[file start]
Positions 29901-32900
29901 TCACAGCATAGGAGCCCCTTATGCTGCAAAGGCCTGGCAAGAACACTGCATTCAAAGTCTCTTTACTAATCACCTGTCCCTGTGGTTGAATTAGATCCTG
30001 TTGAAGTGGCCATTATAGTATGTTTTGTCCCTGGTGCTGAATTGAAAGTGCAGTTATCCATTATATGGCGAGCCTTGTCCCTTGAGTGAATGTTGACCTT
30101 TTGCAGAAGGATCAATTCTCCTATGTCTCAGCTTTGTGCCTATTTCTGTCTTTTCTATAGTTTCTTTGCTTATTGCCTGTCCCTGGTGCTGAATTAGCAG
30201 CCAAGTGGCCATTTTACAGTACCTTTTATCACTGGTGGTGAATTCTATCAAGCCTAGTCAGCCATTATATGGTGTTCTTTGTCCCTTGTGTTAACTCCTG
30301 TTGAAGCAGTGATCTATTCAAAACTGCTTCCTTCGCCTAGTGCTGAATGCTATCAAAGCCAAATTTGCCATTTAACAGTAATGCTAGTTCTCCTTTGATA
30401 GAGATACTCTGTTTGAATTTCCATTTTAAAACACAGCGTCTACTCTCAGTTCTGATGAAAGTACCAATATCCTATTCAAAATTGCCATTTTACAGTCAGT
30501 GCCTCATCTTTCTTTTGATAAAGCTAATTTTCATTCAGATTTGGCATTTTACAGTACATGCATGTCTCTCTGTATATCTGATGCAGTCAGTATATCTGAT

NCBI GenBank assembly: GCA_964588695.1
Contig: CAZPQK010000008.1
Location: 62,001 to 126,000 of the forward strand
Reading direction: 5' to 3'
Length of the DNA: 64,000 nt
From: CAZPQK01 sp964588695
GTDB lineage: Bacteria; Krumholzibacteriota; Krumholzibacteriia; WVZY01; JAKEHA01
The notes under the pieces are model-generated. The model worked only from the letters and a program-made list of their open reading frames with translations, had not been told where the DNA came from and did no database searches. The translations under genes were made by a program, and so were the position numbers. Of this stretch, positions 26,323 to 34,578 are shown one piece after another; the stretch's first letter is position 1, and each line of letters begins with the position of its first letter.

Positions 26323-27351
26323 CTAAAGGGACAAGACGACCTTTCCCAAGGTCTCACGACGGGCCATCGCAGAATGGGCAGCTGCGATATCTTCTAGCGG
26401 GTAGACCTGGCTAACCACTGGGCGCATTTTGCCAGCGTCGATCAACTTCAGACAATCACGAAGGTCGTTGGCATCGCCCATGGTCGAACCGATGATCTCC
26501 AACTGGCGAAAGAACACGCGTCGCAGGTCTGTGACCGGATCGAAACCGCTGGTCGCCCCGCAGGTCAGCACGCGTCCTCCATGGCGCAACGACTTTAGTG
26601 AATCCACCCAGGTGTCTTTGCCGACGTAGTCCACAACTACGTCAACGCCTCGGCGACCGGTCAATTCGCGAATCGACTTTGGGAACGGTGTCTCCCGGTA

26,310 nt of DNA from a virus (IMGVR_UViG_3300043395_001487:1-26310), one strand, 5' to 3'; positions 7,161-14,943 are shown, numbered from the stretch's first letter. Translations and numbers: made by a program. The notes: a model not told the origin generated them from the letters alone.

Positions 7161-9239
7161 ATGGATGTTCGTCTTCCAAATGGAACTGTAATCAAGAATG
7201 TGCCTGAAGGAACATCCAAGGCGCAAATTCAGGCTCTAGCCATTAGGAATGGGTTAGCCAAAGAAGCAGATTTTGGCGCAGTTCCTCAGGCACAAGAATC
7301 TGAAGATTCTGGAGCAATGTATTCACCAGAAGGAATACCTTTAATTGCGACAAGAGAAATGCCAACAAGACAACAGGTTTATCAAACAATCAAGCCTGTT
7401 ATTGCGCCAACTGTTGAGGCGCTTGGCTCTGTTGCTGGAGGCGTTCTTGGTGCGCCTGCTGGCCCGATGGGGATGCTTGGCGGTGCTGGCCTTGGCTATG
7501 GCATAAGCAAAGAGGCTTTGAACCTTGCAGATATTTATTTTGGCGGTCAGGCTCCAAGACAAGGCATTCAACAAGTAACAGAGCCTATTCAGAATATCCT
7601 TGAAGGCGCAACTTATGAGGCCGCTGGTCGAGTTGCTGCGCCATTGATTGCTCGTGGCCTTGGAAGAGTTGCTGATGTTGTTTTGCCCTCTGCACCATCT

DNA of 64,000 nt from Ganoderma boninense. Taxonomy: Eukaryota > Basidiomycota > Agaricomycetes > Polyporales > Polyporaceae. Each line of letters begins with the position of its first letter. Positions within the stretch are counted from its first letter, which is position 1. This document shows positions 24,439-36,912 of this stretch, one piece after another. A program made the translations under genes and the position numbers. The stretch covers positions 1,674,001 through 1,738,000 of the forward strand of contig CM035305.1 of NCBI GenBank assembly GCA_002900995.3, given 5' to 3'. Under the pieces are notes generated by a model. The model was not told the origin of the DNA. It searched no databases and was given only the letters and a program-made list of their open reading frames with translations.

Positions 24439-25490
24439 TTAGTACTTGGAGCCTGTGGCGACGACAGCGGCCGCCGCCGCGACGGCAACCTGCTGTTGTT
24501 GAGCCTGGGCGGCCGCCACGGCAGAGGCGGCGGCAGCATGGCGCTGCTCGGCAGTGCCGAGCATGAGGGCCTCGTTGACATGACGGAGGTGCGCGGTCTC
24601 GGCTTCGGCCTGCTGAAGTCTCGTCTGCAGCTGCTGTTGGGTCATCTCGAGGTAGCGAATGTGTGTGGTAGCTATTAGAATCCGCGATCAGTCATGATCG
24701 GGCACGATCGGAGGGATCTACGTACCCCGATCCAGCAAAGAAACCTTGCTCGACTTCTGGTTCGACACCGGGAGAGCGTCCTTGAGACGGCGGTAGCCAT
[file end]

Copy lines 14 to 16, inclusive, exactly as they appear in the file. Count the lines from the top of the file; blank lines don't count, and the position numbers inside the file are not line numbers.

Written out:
From: CAZPQK01 sp964588695
GTDB lineage: Bacteria; Krumholzibacteriota; Krumholzibacteriia; WVZY01; JAKEHA01
The notes under the pieces are model-generated. The model worked only from the letters and a program-made list of their open reading frames with translations, had not been told where the DNA came from and did no database searches. The translations under genes were made by a program, and so were the position numbers. Of this stretch, positions 26,323 to 34,578 are shown one piece after another; the stretch's first letter is position 1, and each line of letters begins with the position of its first letter.